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    We're two avid DIY-ers raising two rambunctious boys while tackling large and small projects, living to share our tale. All with the hope to inspire and encourage others.

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    After a rainy week in Minnesota, we finally got a clear, sunny day. Naturally, the day we left. Puffy, fluffy clouds over last season's burned hills. And yet, still beautiful. #latergram Tagged by @mrsclh for #widn Cleaning up most of today's mess. And admiring the boys' Lego creations. Always busy building. Tagging @iheartorganizing @aquahaus @houseofearnest if you want to play along.

Box it Like it’s Hot

This project is a shameless West Elm knock off.  The Contrast boxes are fun and useful in nearly any room.

But, only the tray is available right now.  Hence the knock off.  I found the perfect wood while picking up some other supplies at Home Depot.  In the aisle with pre-cut sheets (varying thickness MDF, peg board, and plywood), I saw these 1/2 inch thick solid oak boards.  Only $2.50 per 1/2 inch by 5.5 inch by 2 foot board.

Two-Tone-Wooden-Box-Oak

I grabbed three and started building when I got back home.  Using the width of the plank as my top and base, I cut two rectangles at 8 inches.  To create the sides, I cut mitered corners to fit around the base.  Not on top, as I did with my recent tray project.  So the inside of my long pieces were 8 inches, short sides at 5.5 inches.

Two-Tone-Wooden-Box-Assembly

This is where a pin nailer comes in very handy.  For each side, I’d brush wood glue on each corner or joint, hold it in place until square, and then shoot four or five 3/4 inch long nails in.

Two-Tone-Wooden-Box-Glued-and-Nailed

It leaves teeny holes, but holds everything together until the glue sets.  For my triangle lamps, I used this same method of nails and glue and they’ve held up perfectly.  Now, to deal with the recessed top.

West Elm’s version has a routered top, but I decided it would be quicker and just as effective to add little ‘posts’ to each corner.  After measuring the inside of the box, I subtracted a half-inch and glued them in.

Two-Tone-Wooden-Box-Unfinished-Inside

My top is a 5.5 by 8 inch rectangle, allowing it to rest inside the frame, on atop the corner posts.  To accommodate the leather strap handle, I measured my leather.  At 3/16 thick, I cut a slightly larger slot by drilling holes in each end and connecting the pieces with a funky vibrating saw.

Two-Tone-Wooden-Box-Unfinished-Top

Before finishing, I sanded everything with fine paper.  Using stain and paint I already had, I finished the outside with stain, and the inside and top edge with paint.  Four coats of Polycrylic to protect everything and give a little shine.  For under eight dollars, I have a cute box to stash our junk on the coffee table.

Two-Tone-Wooden-Box-on-Living-Room

It’s a nice wooden accent, but I’m worried it looks too tall.  Almost like a Kleenex box cover.  I might make a shorter one…

Two-Tone-Wooden-Box-Finished-Outside

At any rate, it holds lotions, chapstick, nail clippers, and the boys’ toothbrushes.

Two-Tone-Wooden-Box-Finished-Inside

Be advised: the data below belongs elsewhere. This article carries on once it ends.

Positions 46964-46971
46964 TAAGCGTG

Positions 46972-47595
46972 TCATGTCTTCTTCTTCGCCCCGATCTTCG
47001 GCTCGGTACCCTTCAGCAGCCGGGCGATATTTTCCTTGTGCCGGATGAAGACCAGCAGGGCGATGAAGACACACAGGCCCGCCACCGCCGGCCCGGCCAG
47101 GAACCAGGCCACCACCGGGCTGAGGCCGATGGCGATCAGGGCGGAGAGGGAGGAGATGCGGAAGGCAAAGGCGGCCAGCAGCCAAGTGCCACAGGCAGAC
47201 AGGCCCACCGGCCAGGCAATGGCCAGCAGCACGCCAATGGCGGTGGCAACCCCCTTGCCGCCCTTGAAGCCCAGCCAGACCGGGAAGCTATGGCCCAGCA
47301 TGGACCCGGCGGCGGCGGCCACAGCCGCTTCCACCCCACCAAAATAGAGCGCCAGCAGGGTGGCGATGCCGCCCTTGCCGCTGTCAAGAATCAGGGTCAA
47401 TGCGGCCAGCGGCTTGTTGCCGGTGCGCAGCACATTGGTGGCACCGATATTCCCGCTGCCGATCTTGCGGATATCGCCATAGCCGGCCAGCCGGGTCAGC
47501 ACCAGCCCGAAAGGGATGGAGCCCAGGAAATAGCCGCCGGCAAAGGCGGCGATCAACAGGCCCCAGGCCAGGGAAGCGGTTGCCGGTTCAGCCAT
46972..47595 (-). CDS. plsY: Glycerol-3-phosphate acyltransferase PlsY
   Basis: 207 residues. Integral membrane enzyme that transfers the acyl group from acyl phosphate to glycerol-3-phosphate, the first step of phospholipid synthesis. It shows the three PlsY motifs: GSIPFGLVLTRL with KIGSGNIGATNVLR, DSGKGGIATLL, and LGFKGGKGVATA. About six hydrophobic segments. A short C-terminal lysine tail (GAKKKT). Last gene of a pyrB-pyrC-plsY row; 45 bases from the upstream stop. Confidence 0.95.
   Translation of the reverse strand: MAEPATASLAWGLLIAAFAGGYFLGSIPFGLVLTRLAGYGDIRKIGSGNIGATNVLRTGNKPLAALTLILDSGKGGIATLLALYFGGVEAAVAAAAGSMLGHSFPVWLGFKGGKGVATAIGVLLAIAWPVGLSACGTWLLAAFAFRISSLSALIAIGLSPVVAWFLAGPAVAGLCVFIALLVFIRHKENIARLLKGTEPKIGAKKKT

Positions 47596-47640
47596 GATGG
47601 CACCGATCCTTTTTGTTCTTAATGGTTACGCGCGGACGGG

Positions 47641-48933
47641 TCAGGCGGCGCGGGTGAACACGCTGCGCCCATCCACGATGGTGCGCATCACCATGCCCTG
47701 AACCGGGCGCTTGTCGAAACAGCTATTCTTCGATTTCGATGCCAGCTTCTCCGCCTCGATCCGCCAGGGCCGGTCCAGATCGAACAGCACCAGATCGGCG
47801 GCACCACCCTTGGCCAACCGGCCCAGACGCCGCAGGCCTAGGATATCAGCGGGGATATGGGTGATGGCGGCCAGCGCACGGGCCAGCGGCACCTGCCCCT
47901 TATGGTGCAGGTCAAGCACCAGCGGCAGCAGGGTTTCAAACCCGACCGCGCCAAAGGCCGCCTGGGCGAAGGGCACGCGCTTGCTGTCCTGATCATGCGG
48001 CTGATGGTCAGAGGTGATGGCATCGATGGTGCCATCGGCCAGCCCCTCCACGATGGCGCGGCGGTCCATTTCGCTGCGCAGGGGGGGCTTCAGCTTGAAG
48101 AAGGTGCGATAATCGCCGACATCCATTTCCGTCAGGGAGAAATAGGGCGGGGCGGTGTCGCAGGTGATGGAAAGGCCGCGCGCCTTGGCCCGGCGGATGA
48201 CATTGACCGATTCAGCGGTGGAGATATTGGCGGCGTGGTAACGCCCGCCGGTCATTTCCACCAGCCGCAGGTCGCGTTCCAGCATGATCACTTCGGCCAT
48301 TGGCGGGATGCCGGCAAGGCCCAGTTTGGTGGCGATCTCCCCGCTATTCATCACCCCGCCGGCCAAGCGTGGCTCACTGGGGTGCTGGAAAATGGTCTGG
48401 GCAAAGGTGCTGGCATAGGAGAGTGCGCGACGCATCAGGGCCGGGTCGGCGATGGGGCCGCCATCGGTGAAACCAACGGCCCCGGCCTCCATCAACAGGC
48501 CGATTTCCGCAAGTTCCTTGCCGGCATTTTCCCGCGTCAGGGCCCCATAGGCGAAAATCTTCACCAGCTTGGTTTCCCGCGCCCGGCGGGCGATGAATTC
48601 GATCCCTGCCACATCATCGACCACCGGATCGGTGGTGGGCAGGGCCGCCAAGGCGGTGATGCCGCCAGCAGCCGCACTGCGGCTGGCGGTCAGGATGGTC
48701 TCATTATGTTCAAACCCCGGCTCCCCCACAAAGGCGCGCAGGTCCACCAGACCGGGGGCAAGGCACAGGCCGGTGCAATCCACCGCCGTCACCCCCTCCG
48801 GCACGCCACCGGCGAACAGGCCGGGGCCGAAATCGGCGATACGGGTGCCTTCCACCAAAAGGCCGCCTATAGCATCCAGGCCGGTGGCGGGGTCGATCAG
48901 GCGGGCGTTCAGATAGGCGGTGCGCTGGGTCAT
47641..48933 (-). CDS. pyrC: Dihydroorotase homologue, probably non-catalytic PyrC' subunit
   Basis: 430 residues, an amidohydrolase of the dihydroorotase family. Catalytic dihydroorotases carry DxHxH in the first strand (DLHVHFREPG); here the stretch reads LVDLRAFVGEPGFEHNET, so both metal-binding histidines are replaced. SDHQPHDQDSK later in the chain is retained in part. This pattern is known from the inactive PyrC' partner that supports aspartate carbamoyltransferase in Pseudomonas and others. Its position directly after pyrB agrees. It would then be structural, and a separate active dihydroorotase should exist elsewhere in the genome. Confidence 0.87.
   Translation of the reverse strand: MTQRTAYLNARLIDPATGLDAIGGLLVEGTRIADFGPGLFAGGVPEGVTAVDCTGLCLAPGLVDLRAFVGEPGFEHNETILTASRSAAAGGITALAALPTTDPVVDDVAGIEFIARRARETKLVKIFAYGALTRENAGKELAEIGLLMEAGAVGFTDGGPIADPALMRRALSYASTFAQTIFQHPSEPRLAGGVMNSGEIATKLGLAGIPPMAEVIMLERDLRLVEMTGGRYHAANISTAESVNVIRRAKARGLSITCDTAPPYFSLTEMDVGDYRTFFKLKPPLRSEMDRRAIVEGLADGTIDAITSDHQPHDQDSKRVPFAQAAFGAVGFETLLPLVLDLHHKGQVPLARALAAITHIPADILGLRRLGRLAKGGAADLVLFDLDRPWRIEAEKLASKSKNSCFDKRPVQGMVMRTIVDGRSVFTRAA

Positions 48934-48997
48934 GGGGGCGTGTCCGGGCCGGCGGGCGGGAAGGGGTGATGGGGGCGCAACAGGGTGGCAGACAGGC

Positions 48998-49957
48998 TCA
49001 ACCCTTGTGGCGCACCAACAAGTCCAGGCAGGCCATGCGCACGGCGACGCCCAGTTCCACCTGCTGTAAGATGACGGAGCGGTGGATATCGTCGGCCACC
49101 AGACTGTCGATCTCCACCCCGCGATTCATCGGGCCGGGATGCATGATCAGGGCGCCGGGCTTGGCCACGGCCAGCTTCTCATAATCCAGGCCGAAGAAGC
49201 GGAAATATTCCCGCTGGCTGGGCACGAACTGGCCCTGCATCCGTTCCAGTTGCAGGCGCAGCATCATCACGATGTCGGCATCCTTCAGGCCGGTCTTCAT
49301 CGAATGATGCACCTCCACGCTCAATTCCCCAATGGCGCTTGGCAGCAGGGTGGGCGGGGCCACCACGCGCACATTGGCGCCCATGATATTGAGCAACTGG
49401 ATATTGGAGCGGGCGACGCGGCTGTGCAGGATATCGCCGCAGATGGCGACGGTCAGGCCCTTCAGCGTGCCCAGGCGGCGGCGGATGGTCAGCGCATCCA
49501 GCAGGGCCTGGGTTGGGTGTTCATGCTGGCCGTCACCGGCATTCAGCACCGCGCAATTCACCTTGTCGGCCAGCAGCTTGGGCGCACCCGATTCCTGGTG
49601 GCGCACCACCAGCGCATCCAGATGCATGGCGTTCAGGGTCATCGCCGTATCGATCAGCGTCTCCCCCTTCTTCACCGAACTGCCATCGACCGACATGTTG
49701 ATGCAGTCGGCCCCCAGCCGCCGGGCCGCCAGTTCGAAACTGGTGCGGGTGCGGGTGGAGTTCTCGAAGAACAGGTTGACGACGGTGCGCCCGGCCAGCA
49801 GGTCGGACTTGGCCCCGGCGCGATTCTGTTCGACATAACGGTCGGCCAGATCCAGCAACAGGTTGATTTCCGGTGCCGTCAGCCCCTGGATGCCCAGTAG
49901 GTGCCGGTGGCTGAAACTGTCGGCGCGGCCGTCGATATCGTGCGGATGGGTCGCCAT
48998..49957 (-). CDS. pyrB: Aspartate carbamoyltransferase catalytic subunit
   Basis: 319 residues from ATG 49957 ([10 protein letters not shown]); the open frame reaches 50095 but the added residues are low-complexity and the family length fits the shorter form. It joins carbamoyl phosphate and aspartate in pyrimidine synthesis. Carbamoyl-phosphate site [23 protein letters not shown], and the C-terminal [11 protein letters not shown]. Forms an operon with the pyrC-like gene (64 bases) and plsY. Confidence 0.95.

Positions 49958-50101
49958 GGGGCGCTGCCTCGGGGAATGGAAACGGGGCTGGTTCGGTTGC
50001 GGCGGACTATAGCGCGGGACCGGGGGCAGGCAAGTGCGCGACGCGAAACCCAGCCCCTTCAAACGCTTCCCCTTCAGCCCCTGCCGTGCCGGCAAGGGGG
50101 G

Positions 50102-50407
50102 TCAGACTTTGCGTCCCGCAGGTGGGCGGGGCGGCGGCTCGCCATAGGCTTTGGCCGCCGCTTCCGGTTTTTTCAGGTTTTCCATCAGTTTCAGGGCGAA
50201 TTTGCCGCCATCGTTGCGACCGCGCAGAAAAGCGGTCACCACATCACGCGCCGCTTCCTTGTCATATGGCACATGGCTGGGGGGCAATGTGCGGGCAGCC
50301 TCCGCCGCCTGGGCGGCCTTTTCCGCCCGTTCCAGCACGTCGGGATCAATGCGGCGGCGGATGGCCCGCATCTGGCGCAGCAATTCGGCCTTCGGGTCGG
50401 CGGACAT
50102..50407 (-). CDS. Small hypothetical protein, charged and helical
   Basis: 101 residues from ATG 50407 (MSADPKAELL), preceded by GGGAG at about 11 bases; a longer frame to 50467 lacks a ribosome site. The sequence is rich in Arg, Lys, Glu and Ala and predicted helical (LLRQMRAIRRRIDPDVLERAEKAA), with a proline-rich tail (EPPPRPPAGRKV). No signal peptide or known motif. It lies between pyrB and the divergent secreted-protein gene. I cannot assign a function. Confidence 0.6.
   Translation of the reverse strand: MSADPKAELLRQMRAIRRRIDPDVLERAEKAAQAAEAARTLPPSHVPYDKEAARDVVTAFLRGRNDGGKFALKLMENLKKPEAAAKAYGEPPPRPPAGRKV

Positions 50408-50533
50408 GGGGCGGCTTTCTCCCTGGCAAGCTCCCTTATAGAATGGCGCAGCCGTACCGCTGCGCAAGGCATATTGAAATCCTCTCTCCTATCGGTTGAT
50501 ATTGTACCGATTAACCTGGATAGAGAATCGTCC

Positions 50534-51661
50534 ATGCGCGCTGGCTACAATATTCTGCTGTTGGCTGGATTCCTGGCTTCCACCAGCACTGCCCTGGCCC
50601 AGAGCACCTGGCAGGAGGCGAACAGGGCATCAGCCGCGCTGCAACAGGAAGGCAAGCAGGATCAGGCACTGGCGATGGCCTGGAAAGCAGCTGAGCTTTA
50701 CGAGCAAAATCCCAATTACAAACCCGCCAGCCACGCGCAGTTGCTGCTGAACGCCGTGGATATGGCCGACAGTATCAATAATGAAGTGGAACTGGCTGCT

The leather handle is a lot easier for the boys to open than the metal bin we had used.

Square-Tray-On-Coffee-Table

Two-Tone-Wooden-Box-Leather-Handle

I couldn’t think of a better way to attach the strap, so I stapled it to the underside of the cover.  I’m guessing West Elm attached their handle differently.  Haha.

Two-Tone-Wooden-Box-Leather-Handle-Underside

A lower, longer box would be great to hold our remotes, too.  I could also use one in the bathroom for first aid supplies.

Scrap Pile Creations

When I get the urge to create something, usually my first step is to raid my supplies.  Be it fabric, paint, or in today’s case, our scrap lumber bin.  It starts with a specific need, but finding ways to use left over materials is a slight way to push myself creatively.  Much like my cedar tub shelf.  And both pieces I made add function to spaces.  For our living room, I built a large square tray to corral everything on the coffee table.

Square-Tray-On-Coffee-Table-Room

I started with a piece of 1/2 inch MDF that was 22 by 30 inches and an 8 foot strip of 1 1/2 inch wide 1/2 inch MDF.  I cut the 1/2 inch piece to 22 inches square and then four strips for the sides.  All trays are assembled the same way.  Thin base material with side material attached on top.  I used 1 inch staples in our air stapler to secure everything; undersides first, then corners.

Square-Tray-Edge-Detail

Due to the nature of MDF, it bulged out and cracked along the edges.  I wasn’t concerned because I knew I’d fill it with putty and caulk.  After filling the cracks and staple holes with wood filler, I caulked the inside corners.

Square-Tray-Assembly-Detail

 

Sanding everything smooth was quick and evened out the bumps.

Square-Tray-Top-Detail

For durability, I used some white exterior paint.  After three coats, I took it outside to spray with clear gloss.  Two light coats in I noticed how the gloss had yellowed the finish.  Great.  I lightly sanded it again and did two more coats of white paint and called it a day.  Good enough, I can always repaint down the road.  To spare the table from damage, I added small rectangles of felt to the underside.  Clearly I didn’t care about the staples or paint drips on the bottom.

Square-Tray-Assembly-Detail-Underside

And now I’ve got a simple tray to keep magazines, remotes, and other crap (like the boys’ mini foods) organized.

Square-Tray-On-Coffee-Table-Corner

Because their minis are so adorable, I used a wooden drawer organizer (it was actually a tiny shelf) to display the collection.

Square-Tray-On-Coffee-Table

In other scrap pile happenings, I used a small chunk of left over cedar to make a shelf for our shower cubby.

Cedar-Shower-Shelf-Overall